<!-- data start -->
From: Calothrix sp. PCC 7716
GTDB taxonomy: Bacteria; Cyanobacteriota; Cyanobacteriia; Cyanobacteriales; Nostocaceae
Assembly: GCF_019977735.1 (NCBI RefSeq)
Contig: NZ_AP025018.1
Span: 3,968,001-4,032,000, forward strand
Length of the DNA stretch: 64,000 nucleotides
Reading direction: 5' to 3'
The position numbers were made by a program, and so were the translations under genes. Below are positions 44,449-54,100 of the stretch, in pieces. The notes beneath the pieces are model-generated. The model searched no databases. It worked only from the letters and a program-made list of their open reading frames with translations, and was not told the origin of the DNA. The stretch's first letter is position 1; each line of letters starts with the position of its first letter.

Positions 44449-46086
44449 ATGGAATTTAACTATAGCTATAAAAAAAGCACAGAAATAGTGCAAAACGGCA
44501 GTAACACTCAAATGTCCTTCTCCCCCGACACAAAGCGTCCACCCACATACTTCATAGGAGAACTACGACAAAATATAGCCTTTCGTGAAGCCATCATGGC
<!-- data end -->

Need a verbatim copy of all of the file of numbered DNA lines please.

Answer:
From: Calothrix sp. PCC 7716
GTDB taxonomy: Bacteria; Cyanobacteriota; Cyanobacteriia; Cyanobacteriales; Nostocaceae
Assembly: GCF_019977735.1 (NCBI RefSeq)
Contig: NZ_AP025018.1
Span: 3,968,001-4,032,000, forward strand
Length of the DNA stretch: 64,000 nucleotides
Reading direction: 5' to 3'
The position numbers were made by a program, and so were the translations under genes. Below are positions 44,449-54,100 of the stretch, in pieces. The notes beneath the pieces are model-generated. The model searched no databases. It worked only from the letters and a program-made list of their open reading frames with translations, and was not told the origin of the DNA. The stretch's first letter is position 1; each line of letters starts with the position of its first letter.

Positions 44449-46086
44449 ATGGAATTTAACTATAGCTATAAAAAAAGCACAGAAATAGTGCAAAACGGCA
44501 GTAACACTCAAATGTCCTTCTCCCCCGACACAAAGCGTCCACCCACATACTTCATAGGAGAACTACGACAAAATATAGCCTTTCGTGAAGCCATCATGGC